Polymer Brushes and Lubrication: Nature Inspires New Biomaterial Advances

PRG4 or lubricin is a protein with a bottle-brush shape that can be perfectly mimicked by polymer brush grafting to biomaterial surfaces. This imparts to biomaterials’ surfaces super lubricous properties and a coefficient of friction (µ) lower than 0.01.  In addition, polymer brushes grafted to material surfaces may impart tunable hydrophilicity, self-cleaning, catalysis, controlled cell, and bacteria adhesion [1]. They can be applied for response actuation and drug delivery. Lubrication polymer brushes can be charged (positive and negative charges), amphiphilic, or act via steric hindrances[1]. The end properties can be controlled by molecular weight, grafting density, and radius of gyration.

One of the mechanisms of lubrication is brush hydration. The thick water film would prevent the probe from contacting the surface[1]. In nature, this role is played by hyaluronic acid and other sugar molecules in articular cartilage, for example. The sugar molecules are conjugated to lubricin forming a mucinous domain. The protein is anchored by a somatomedin-B (SMB) domain to hyaluronic acid from the extracellular matrix of cartilage cells (chondrocytes) [2,3]. The glycosylated domains can trap water and establish electrostatic repulsion promoting lubricity of the tissue [4,5]

Figure 1: Lubricin domains

Several strategies have been developed to mimic this biochemical environment. Poly(l-lysine) (PLL) brushes were grafted onto poly(ethylene glycol) (PEG) surfaces to obtain good lubricity and biocompatibility[6]. Morgese et al. grafted to poly(glutamic acid) different polyoxazolines. These polymers are known for passivating surfaces and promoting now-fouling without eliciting immune responses. In samples with hydroxybutyrate (HBA), she obtained a biomimetic material that could bind to degraded cartilage and regenerate tissue[7]. This implies interesting solutions for people with early-onset arthritis.

To conclude, bottle-brush materials might be the future of cartilage tissue engineering, but more studies need to be conducted to show the in vivo feasibility of the concepts. We expect these new materials to influence scaffolds/gels potentially entering the market in the next decades.


[1]          S. Ma, X. Zhang, B. Yu, F. Zhou, Brushing up functional materials, NPG Asia Mater. 11 (2019) 24. https://doi.org/10.1038/s41427-019-0121-2.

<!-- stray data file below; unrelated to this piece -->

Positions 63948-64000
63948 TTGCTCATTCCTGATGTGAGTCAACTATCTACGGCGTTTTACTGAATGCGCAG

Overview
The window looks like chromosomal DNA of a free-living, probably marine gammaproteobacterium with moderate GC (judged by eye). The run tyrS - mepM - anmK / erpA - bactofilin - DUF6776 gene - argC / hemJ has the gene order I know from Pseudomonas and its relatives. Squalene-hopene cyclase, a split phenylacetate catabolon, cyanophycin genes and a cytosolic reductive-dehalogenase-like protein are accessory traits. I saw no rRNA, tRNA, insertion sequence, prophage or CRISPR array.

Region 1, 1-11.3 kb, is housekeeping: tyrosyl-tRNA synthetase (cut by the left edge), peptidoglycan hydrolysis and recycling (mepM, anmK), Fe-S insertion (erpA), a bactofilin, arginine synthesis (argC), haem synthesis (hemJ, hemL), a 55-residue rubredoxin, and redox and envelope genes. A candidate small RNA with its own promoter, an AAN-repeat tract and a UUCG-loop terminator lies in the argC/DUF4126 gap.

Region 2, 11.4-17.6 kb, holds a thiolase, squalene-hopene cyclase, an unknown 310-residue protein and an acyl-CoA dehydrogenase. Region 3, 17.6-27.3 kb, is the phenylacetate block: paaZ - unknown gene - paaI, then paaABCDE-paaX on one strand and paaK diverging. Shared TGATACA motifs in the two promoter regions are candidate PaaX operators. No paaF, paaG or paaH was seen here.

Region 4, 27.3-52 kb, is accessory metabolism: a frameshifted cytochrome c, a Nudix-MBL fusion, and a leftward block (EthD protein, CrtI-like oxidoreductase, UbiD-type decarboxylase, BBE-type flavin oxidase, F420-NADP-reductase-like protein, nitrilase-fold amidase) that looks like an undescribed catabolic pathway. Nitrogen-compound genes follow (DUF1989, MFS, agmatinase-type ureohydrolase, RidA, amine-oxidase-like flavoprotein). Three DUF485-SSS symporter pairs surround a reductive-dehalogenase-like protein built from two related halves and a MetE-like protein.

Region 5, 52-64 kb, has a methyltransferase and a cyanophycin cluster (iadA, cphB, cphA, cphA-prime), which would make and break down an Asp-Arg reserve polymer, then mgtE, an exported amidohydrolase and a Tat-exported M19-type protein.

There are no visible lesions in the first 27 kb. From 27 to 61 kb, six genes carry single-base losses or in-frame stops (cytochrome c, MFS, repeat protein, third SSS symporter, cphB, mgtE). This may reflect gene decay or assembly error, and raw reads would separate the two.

[2]          Y. Lee, J. Choi, N.S. Hwang, Regulation of lubricin for functional cartilage tissue regeneration: a review, Biomater Res. 22 (2018) 9. https://doi.org/10.1186/s40824-018-0118-x.

[3]          I. Bayer, Advances in Tribology of Lubricin and Lubricin-Like Synthetic Polymer Nanostructures, Lubricants. 6 (2018) 30. https://doi.org/10.3390/lubricants6020030.

[4]          S.M.T. Chan, C.P. Neu, G. DuRaine, K. Komvopoulos, A.H. Reddi, Atomic force microscope investigation of the boundary-lubricant layer in articular cartilage, Osteoarthritis and Cartilage. 18 (2010) 956–963. https://doi.org/10.1016/j.joca.2010.03.012.

[5]          I.M. Schwarz, B.A. Hills, Surface-active phospholipid as the lubricating component of lubricin, Rheumatology. 37 (1998) 21–26. https://doi.org/10.1093/rheumatology/37.1.21.

[6]          S. Lee, M. Müller, M. Ratoi-Salagean, J. Vörös, S. Pasche, S.M. De Paul, H.A. Spikes, M. Textor, N.D. Spencer, Boundary Lubrication of Oxide Surfaces by Poly(L-lysine)-g-poly(ethylene glycol) (PLL-g-PEG) in Aqueous Media, Tribology Letters. 15 (2003) 231–239. https://doi.org/10.1023/A:1024861119372.

[7]          G. Morgese, E. Cavalli, J.-G. Rosenboom, M. Zenobi-Wong, E.M. Benetti, Cyclic Polymer Grafts That Lubricate and Protect Damaged Cartilage, Angew. Chem. 130 (2018) 1637–1642. https://doi.org/10.1002/ange.201712534.


This article was written by André Plath as part of an ongoing series of scientific communications written and curated by BioTrib’s Early Stage Researchers.

André is researching Boundary Lubrication of Fibrous Scaffolds at ETH Zürich, Switzerland.